Landlords use PIs to root out illegal tenants

August 31, 2010 11:00 p.m.

(New York Times) — The trend of New York landlords hiring private detectives to root out people who are using rent-controlled or rent-stabilized apartments illegally has picked up in the past year. This trend coincides with the increasing trend of New Yorkers moving out of their apartments and subletting to other renters for more than they are paying.

As a parade of slovenly dressed 20-somethings passed through the entrance of a downtown Manhattan apartment building on a weekday afternoon, these seemingly savvy New Yorkers did not seem to notice they were the subjects of a photo shoot.

Nicole Bengiveno/The New York Times

Mr. Mullen at the Spy Store, a retail outlet for security and spying equipment.

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That is because this shoot was covertly orchestrated by their landlord, who had hired a private investigator to root out illegal tenants.

Masked by lunchtime crowds and afternoon rain, the private eye, Joseph Mullen, who has run a sleuthing firm for more than 40 years, parked his car in front of the building, flipped through papers showing that several residents of the seven-story building were “dead or living somewhere else,” and waited.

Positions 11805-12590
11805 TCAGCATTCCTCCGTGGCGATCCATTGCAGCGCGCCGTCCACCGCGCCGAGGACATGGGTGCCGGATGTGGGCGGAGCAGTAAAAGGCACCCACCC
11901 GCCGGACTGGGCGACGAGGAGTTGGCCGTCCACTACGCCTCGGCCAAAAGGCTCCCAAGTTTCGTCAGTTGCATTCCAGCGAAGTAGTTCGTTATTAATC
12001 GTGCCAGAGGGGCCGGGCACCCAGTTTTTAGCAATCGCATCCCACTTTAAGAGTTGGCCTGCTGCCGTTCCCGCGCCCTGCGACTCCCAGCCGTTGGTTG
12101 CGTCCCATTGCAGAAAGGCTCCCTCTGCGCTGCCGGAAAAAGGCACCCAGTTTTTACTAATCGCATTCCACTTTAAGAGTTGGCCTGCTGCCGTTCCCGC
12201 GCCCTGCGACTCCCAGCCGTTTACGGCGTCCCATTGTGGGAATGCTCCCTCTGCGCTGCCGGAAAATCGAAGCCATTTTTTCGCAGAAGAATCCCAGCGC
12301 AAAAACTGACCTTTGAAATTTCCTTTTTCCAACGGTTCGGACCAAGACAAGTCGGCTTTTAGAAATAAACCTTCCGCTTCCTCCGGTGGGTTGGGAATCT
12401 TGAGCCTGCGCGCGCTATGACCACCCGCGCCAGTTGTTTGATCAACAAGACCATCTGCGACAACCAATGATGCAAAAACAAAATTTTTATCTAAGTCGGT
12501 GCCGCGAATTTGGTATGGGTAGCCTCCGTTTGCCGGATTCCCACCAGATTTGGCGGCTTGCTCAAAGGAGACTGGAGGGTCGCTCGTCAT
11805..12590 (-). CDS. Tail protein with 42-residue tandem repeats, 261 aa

Shane Williams, a vice president of the firm, J.T. Mullen Inc., slouched strategically in his seat and photographed people as they entered and left. The affable pair looked like observers at an antifashion show as food deliverymen paraded through, an older portly renter stepped out to buy cheese biscuits and renters dressed in gym clothing shuffled outside to smoke.

“We don’t know half the people who live in this building,” Mr. Mullen said. He released a gravelly chuckle, rustled through papers and glanced through the tinted window. “The landlords say, ‘I got to get these illegal tenants out and make some money.’ ”

In a high-rent borough like Manhattan with plenty of rent-regulated apartments ripe for exploitation, real estate investigation has long been a big business. Private detectives say it has picked up in the past year as some New Yorkers have tried to find extra money by moving out of their apartments and subletting to other renters for more than they are paying, which is not allowed.

And, of course, there are landlords pressed for cash, trying to root out people who are using rent-controlled or rent-stabilized apartments illegally. This would allow the landlords to find new tenants and raise the rent by 20 percent or more under state housing law. During the speculation boom of the last decade, some large landlords were accused of using private investigators to harass legal tenants out of their apartments in order to raise rents to cover large mortgages and increase their profits.

Landlords who root out illegal sublets and absentee renters — a rent-regulated tenant must occupy the unit for at least 183 days a year — crow about how profitable these investigations can be.